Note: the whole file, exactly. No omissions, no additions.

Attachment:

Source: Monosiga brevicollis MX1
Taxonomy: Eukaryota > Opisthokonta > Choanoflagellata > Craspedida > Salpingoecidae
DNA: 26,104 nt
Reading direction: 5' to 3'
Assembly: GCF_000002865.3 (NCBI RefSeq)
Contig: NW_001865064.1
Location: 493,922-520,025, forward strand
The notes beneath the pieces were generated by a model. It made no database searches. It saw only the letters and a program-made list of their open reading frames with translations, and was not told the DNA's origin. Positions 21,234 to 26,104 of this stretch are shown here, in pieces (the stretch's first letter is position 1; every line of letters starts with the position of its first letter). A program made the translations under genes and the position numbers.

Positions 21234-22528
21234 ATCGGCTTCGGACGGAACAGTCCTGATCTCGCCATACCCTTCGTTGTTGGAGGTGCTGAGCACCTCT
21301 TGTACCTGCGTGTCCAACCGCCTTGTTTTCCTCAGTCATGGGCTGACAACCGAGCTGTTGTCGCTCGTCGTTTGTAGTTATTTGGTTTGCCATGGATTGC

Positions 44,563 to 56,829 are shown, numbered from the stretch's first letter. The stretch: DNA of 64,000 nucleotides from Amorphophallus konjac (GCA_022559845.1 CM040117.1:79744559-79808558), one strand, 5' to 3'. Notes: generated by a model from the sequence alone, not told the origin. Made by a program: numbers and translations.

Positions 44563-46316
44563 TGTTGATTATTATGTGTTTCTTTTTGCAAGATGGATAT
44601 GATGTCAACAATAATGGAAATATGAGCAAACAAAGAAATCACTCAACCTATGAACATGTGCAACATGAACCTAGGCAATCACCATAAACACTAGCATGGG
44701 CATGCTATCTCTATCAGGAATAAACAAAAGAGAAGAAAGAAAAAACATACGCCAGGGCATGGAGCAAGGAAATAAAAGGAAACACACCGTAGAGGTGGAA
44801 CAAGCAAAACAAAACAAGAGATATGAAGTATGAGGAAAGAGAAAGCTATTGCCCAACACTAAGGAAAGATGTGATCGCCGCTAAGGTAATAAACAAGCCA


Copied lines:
Source: Monosiga brevicollis MX1
Taxonomy: Eukaryota > Opisthokonta > Choanoflagellata > Craspedida > Salpingoecidae
DNA: 26,104 nt
Reading direction: 5' to 3'
Assembly: GCF_000002865.3 (NCBI RefSeq)
Contig: NW_001865064.1
Location: 493,922-520,025, forward strand
The notes beneath the pieces were generated by a model. It made no database searches. It saw only the letters and a program-made list of their open reading frames with translations, and was not told the DNA's origin. Positions 21,234 to 26,104 of this stretch are shown here, in pieces (the stretch's first letter is position 1; every line of letters starts with the position of its first letter). A program made the translations under genes and the position numbers.

Positions 21234-22528
21234 ATCGGCTTCGGACGGAACAGTCCTGATCTCGCCATACCCTTCGTTGTTGGAGGTGCTGAGCACCTCT
21301 TGTACCTGCGTGTCCAACCGCCTTGTTTTCCTCAGTCATGGGCTGACAACCGAGCTGTTGTCGCTCGTCGTTTGTAGTTATTTGGTTTGCCATGGATTGC

Positions 44,563 to 56,829 are shown, numbered from the stretch's first letter. The stretch: DNA of 64,000 nucleotides from Amorphophallus konjac (GCA_022559845.1 CM040117.1:79744559-79808558), one strand, 5' to 3'. Notes: generated by a model from the sequence alone, not told the origin. Made by a program: numbers and translations.

Positions 44563-46316
44563 TGTTGATTATTATGTGTTTCTTTTTGCAAGATGGATAT
44601 GATGTCAACAATAATGGAAATATGAGCAAACAAAGAAATCACTCAACCTATGAACATGTGCAACATGAACCTAGGCAATCACCATAAACACTAGCATGGG
44701 CATGCTATCTCTATCAGGAATAAACAAAAGAGAAGAAAGAAAAAACATACGCCAGGGCATGGAGCAAGGAAATAAAAGGAAACACACCGTAGAGGTGGAA
44801 CAAGCAAAACAAAACAAGAGATATGAAGTATGAGGAAAGAGAAAGCTATTGCCCAACACTAAGGAAAGATGTGATCGCCGCTAAGGTAATAAACAAGCCA